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The Goons Hit Wales

Updated: Mar 10, 2022

A (slightly belated) happy St David’s Day to Welsh listeners. On this day in 1956, a short Goon Show episode themed around Wales – birthplace of our own Harry Secombe, of course – was broadcast on the BBC Light Programme.

‘The Goons Hit Wales’ was a five-minute segment of a 60-minute broadcast for St David’s Day, starting at 9pm on that Wednesday night. Amusingly, it was immediately followed by ‘Wales Hits Back’:

The listing is also available here, in an abridged edition of the Radio Times put out as a four-page broadsheet publication due to a strike affecting London’s printing industry.

The episode itself has echoes of opening skit from ‘The History of Communications’ from series four, which itself was based on a sketch from the seventh episode of the first series.

It traces the development of Wales as a nation, from the first person (Eccles, singing dopily) to the tribal chiefs:

Sellers: The tribes of Wales warred and fought, until the coming of the tribal chiefs. It was in 3 AD that Bloodwind the Celt arose early one morning and, walking out of his cave, saw the great snowbound landscape. He raised his spear and said: Bloodwind (Secombe): Oooh, it's parky out here today, isn't it? Oh, I'm freezing to death by here, you see.

The music of Wales is the main theme of the episode. There is a name check for harpist Osian Ellis, who plays a brief musical excerpt.

Secombe: There are some never to be forgotten Welsh tunes. Now here's one everybody knows. Music, Osian. [Harp plays]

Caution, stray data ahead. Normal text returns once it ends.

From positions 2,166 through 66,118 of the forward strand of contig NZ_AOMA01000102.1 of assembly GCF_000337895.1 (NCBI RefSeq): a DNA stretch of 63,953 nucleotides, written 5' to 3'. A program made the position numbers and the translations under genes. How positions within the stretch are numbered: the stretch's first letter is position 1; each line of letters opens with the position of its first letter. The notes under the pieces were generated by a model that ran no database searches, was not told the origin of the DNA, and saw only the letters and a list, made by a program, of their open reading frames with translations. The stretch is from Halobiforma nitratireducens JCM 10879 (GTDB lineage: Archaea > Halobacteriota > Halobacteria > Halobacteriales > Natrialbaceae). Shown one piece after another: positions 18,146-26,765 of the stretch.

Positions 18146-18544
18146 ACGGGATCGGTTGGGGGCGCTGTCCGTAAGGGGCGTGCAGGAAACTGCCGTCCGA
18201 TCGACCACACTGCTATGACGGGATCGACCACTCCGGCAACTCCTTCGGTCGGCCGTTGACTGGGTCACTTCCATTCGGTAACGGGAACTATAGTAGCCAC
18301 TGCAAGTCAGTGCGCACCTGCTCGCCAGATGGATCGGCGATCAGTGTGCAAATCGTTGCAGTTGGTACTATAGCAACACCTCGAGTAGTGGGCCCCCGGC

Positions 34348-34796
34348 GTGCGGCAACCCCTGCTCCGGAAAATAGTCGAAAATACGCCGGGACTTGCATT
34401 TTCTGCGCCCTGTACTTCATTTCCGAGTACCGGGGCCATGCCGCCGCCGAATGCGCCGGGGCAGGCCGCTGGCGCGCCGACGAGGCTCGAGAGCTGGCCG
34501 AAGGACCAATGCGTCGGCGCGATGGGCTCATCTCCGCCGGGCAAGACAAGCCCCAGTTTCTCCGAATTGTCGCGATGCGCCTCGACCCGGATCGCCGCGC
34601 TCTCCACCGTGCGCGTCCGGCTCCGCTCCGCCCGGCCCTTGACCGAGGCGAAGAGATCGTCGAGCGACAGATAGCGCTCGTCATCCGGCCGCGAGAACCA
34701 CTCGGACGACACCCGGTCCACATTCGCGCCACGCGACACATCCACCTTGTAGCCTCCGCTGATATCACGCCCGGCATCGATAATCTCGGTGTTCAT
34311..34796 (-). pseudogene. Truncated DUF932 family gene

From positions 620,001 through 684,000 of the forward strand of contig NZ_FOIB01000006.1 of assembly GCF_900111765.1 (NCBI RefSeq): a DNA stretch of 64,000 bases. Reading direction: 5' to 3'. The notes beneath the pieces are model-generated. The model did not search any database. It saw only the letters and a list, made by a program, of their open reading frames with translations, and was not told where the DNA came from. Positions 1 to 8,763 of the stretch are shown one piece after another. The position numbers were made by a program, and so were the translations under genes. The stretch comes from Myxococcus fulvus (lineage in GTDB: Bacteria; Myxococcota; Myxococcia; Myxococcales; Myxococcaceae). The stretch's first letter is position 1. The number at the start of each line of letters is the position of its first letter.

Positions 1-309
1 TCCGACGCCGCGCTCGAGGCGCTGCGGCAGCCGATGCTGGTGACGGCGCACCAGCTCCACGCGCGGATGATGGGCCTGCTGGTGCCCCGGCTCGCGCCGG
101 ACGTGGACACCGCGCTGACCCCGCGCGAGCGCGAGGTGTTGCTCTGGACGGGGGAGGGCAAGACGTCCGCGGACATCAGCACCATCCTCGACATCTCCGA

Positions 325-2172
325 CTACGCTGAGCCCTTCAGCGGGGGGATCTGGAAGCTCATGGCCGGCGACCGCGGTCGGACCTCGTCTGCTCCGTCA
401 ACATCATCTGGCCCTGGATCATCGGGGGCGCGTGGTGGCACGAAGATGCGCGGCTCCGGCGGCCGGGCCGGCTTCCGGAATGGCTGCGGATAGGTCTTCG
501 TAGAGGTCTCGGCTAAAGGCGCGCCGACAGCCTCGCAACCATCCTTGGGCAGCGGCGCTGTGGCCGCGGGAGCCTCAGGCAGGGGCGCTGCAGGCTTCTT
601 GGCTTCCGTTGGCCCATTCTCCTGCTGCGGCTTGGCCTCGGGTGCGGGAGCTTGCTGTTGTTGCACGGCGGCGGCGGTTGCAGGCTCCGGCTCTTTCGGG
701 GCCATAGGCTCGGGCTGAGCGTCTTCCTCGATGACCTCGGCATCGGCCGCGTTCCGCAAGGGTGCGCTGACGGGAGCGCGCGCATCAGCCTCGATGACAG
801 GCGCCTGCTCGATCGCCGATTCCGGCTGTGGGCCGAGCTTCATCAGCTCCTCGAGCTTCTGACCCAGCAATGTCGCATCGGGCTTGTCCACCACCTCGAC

Other Goon Show characters pop in for a few lines, including Grytpype, Moriarty (who is admonished for trying to distract from Wales in favour of France), and Henry Crun. And then of course...

Bluebottle: Pardon me, captain. Secombe: Ah, it’s the young, heavily pimpled Bluebottle. Bluebottle: Yes, captain. I have a vital stantinstic about your country […] Do you know that there are more Welsh people in Wales than any other country in the world! Secombe: Are there indeed? Bluebottle: Yes. Go on, count them. Secombe: Right. One, two three… four million. Gad, you’re right! Here’s a penny, keep the change.

Harry Secombe also reveals how he is known as “Mighty Secombe”, after his army captain’s daily cry of “Where’s my tea, Secombe?”.

The payoff is another Welsh voice, from Secombe again (I don’t think he let the others put on mocking accents) comparing Cardiff to Paris, and deciding that he prefers Paris, any day.

As Roger Wilmut points out in his Goonography: “With commendable tolerance, the Welsh refrained from starting a war.”

This short ‘episode’ isn’t that easy to get hold of. It’s on The Goon Show Compendium 4, but I’ve not found that available anywhere online. Fortunately, I have found it available on the excellent, a veritable treasure trove of radio programmes from the UK, US and elsewhere.

For those who are interested, here is a take on St David's Day itself, taken from the same week's issue of the Radio Times.


The Goons Hit Wales

Broadcast: 1 March 1956

Written by: Spike Milligan

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